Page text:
If you are the parent of an 11th or 12th grader and have been putting off dealing with this college thing until ‘after the summer is over’ — consider this your official summer’s over wake-up call!
Parents of 12th graders: The awards and financial aid offers that your child will receive are based on THIS tax year (2011). That means you have just four months to position your income, assets and personal finances to get the maximum amount of money from each school. Do you know what this year’s asset allowance will be? Do you currently have money saved in your child’s name? Are you planning on putting money into (or taking money out of) your retirement plan this year? Do you know how much your pre-paid plan is worth? If you’re not sure what the answer should be to any any of these questions, you’ve got to find out! Now. Remember, even Bright Futures (the state’s merit scholarship program), as well as many other non-need based merit programs, now require ALL applicants to file a FAFSA (Free Application for Student Aid) regardless of whether you expect any financial aid.
Parents of 11th graders: You are literally ‘on the clock’. Since the offers your child will receive will be based on the 2012 tax year, it is imperative that you start (and ideally, complete) your college funding strategy BEFORE the end of this tax year. A simple mistake in how you handle your finances in the next year can easily cost you thousands in lost financial aid down the road. Soon enough, if it hasn’t already started, you’re going to be inundated with college literature. Before either your child or you fall in love with a school, you need to take control of the process and understand how colleges set and discount prices, how financial aid works and how to compile a realistic list of schools that will meet your child’s academic and social needs, and your family’s budget.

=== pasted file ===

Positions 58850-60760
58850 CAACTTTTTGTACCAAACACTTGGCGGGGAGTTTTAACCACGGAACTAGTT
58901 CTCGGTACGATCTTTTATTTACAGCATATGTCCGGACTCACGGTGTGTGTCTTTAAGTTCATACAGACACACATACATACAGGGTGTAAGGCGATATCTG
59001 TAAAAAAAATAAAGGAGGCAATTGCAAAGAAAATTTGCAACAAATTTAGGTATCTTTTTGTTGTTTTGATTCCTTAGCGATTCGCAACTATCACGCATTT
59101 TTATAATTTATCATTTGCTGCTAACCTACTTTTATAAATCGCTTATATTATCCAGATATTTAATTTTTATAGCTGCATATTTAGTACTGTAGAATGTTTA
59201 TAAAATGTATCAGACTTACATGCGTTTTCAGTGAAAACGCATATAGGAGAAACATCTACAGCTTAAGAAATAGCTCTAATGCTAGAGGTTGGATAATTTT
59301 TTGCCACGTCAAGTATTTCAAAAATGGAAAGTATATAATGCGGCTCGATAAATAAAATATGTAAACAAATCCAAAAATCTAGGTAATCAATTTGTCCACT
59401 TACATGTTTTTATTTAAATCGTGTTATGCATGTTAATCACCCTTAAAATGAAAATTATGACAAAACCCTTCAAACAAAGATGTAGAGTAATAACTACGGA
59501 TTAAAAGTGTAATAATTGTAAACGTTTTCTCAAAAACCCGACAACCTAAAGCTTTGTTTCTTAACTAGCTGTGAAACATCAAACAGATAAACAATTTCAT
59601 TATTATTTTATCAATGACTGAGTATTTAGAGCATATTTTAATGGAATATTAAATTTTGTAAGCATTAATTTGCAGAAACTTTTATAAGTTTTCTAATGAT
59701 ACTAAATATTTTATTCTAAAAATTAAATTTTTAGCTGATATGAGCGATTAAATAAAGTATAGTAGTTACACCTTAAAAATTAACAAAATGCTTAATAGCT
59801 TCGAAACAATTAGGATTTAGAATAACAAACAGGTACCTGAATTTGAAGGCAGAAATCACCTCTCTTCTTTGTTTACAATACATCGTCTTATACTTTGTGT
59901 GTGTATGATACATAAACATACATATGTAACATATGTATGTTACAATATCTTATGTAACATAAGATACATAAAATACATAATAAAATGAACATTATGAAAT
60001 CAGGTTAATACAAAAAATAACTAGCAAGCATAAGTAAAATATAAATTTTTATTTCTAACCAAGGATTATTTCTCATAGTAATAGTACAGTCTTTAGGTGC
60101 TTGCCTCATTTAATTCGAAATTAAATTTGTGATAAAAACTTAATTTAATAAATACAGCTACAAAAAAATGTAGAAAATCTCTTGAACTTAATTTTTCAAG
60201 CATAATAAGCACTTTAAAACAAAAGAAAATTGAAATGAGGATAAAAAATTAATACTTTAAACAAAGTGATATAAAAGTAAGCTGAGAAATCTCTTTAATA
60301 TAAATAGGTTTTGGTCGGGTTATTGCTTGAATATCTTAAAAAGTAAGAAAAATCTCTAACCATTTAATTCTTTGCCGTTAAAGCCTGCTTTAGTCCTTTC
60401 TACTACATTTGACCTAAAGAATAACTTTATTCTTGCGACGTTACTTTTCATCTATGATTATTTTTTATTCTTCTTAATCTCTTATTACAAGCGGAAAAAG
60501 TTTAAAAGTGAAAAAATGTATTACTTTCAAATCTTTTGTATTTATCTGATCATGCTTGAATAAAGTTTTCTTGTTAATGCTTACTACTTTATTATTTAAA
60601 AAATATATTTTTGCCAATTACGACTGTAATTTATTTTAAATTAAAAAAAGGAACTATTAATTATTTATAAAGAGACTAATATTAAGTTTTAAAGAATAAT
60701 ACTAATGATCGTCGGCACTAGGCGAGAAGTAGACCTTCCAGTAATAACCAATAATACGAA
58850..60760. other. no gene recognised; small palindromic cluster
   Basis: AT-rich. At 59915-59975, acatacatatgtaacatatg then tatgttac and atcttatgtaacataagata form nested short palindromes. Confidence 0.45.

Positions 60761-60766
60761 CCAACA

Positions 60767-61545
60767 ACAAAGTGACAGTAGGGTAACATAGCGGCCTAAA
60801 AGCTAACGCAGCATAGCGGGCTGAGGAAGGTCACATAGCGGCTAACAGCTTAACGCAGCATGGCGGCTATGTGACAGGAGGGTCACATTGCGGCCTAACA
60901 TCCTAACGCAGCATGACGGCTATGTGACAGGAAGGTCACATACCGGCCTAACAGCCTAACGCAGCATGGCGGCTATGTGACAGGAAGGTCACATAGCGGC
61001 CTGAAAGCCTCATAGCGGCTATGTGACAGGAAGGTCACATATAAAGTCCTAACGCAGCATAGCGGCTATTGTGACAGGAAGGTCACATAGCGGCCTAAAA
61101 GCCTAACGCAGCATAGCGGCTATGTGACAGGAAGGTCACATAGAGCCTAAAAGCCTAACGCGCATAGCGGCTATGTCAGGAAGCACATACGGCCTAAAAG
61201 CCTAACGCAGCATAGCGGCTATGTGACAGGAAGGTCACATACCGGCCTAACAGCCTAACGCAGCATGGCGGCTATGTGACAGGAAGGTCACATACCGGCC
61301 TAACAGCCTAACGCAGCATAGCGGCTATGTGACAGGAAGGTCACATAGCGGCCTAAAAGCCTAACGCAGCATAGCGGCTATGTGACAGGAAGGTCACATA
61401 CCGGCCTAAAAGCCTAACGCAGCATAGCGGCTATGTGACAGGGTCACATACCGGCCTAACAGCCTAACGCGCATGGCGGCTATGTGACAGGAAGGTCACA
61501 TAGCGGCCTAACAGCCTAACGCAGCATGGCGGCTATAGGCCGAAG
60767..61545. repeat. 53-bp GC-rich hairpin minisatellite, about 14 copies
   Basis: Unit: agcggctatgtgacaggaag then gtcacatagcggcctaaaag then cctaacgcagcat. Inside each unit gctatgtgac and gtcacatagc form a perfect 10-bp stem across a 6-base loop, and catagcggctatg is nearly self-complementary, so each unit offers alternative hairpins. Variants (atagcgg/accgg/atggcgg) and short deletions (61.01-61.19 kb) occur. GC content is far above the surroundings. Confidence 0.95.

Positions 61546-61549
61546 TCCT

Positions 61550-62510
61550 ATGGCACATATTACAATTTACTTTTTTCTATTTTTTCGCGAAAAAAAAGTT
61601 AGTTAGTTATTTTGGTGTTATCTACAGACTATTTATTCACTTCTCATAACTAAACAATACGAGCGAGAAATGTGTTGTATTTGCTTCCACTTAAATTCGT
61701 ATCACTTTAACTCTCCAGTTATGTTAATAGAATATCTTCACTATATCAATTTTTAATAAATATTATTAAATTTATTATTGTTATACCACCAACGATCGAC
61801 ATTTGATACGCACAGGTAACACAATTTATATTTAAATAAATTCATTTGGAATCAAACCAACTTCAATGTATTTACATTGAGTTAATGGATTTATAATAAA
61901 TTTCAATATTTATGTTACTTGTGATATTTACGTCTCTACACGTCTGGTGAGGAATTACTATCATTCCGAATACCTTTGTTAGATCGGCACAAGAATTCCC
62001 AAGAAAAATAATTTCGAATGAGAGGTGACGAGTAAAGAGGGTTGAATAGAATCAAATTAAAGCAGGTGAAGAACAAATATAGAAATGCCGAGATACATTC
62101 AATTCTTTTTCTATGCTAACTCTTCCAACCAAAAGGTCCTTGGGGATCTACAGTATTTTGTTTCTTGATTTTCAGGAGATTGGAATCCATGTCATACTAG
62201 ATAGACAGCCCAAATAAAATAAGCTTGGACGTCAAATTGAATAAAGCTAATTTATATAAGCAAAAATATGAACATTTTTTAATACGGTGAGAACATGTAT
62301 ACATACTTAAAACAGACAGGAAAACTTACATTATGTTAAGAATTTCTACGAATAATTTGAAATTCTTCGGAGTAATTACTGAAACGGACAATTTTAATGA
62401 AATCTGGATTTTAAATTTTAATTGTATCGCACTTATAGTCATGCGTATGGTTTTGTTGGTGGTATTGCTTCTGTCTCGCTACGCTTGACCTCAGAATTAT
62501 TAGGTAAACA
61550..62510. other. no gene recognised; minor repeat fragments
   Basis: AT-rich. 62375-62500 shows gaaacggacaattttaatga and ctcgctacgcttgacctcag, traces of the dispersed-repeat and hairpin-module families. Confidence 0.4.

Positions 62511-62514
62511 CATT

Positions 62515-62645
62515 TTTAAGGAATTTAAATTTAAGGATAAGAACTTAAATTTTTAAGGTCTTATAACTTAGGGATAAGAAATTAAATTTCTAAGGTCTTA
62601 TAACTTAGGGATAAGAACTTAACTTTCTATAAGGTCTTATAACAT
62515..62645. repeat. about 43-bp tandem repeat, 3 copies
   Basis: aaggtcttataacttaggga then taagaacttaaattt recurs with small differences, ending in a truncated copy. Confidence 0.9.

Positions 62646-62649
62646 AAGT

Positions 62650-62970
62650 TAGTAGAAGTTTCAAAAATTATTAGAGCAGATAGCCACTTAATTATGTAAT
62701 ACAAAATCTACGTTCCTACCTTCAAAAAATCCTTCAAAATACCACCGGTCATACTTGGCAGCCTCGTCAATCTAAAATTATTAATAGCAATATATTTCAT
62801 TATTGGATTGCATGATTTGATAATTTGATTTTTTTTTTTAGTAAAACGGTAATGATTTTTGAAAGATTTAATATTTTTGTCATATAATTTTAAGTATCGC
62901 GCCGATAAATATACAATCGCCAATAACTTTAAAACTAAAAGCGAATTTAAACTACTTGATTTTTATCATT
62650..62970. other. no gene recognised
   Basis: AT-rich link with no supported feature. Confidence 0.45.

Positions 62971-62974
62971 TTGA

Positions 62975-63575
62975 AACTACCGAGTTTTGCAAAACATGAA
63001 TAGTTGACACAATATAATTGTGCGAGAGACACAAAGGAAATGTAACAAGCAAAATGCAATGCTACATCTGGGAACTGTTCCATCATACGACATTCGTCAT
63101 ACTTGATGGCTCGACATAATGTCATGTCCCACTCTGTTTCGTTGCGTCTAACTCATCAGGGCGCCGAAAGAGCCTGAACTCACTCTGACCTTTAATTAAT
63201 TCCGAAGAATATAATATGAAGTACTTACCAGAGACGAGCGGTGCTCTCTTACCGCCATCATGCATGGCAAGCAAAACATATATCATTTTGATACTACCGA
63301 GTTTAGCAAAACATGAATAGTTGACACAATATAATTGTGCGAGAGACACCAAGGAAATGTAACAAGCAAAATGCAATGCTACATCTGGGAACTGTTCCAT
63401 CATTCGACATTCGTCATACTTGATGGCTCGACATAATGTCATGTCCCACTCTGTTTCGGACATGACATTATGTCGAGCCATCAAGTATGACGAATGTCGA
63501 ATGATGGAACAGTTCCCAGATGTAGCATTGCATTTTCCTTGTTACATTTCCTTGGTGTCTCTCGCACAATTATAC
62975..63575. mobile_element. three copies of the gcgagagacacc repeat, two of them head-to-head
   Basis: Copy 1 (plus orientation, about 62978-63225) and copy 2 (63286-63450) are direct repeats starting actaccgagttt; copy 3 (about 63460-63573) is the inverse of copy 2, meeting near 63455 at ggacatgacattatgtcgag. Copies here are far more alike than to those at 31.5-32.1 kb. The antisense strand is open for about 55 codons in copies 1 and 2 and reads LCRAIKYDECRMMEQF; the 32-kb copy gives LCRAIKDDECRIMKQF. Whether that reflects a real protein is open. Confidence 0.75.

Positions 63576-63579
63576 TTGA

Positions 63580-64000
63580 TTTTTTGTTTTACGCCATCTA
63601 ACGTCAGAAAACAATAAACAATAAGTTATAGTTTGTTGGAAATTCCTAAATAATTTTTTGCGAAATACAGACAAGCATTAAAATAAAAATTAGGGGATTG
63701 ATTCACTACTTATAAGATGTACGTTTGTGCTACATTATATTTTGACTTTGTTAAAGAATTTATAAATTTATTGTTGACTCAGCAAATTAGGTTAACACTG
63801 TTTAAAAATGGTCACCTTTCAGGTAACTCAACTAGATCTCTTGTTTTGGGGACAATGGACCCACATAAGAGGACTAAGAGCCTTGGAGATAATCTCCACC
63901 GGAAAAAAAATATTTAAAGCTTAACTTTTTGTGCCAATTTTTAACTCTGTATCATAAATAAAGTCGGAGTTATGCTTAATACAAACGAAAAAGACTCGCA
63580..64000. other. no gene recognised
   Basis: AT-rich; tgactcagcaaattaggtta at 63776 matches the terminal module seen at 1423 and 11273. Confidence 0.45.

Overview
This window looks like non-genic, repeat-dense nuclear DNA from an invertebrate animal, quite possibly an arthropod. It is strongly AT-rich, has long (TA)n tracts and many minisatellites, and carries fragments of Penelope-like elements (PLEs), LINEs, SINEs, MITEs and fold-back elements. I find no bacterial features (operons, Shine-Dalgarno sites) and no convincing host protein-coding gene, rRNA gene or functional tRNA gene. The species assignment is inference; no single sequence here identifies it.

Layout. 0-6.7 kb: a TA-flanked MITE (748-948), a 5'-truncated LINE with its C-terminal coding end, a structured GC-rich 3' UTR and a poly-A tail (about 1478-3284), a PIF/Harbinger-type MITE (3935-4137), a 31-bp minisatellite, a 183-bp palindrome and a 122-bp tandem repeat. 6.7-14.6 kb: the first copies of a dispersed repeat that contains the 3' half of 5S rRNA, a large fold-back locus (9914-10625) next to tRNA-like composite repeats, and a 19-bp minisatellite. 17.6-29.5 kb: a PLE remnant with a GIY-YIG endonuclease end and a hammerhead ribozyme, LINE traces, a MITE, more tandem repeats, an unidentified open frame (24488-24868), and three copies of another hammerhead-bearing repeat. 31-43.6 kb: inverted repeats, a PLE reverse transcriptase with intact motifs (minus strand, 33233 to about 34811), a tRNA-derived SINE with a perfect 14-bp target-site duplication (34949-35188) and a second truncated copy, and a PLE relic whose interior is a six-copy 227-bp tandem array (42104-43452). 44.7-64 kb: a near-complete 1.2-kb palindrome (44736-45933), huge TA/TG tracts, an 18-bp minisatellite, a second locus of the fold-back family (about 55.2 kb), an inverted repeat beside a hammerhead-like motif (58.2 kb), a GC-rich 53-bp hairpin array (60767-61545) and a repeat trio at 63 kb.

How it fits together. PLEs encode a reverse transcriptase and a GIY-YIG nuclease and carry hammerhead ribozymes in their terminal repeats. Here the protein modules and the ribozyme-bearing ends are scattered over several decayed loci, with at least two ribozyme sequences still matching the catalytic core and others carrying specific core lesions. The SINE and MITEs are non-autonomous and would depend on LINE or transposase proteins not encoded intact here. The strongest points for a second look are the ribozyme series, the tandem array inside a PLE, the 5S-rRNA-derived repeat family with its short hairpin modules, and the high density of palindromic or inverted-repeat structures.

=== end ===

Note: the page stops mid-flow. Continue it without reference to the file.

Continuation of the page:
For 9th and 10th grade parents: Planning for college expenses can be a stressful effort. College costs continue to rise at a double digit clip. And while financial aid is widely available, the rules are complicated and most families leave thousands on the table because they don’t understand the nuances of those rules. By understanding the process and the rules of the game, middle class families can save themselves thousands off a 4 year education. But this does not happen automatically. For most families, there are a number of legal and ethical strategies to reduce the amount of money you will be expected to pay for college. The earlier you start, the more strategies you will have at your disposal.
A college education is one of the largest investments you’ll make in your child. To ensure the greatest return on that investment, it’s best that you make decisions while not in ‘panic’ mode with tuition bill in hand.
No matter where you are in the process, the best way to stack the odds in your favor is to arm yourself with information. I’m holding two workshops in September on How to Pay for College in This Economy. The first is on Thursday, September 15 at The Sagemont School, Upper School Campus in Weston. The second is on Saturday, September 17 at Temple Beth Sholom in Miami Beach. Both are free and open to the public and will be chock-full of current information about today’s college process. To register, visit www.EmergencyFinancialAid.com.
During the class, we’ll cover:
- What to do if your 529 is not enough
- The biggest mistake parents make with FL Prepaid Plans
- The critical questions you must ask of every school on your student’s list
- Why it’s taking longer than 4 years to complete college, and how to buck this trend
- How a pricey private college can cost less than a cheaper state university (even with FL Prepaid and Bright Futures)
Registration is recommended so that we can confirm your seat and ensure you receive reading materials. If you are a high school parent, you don’t want to miss out on this information. It’s free to attend, but ignoring this message can end up costing you thousands of dollars.
If your student has worked hard to earn a spot at a top college, then do your part to figure out how to pay the bill. I look forward to seeing you later this month.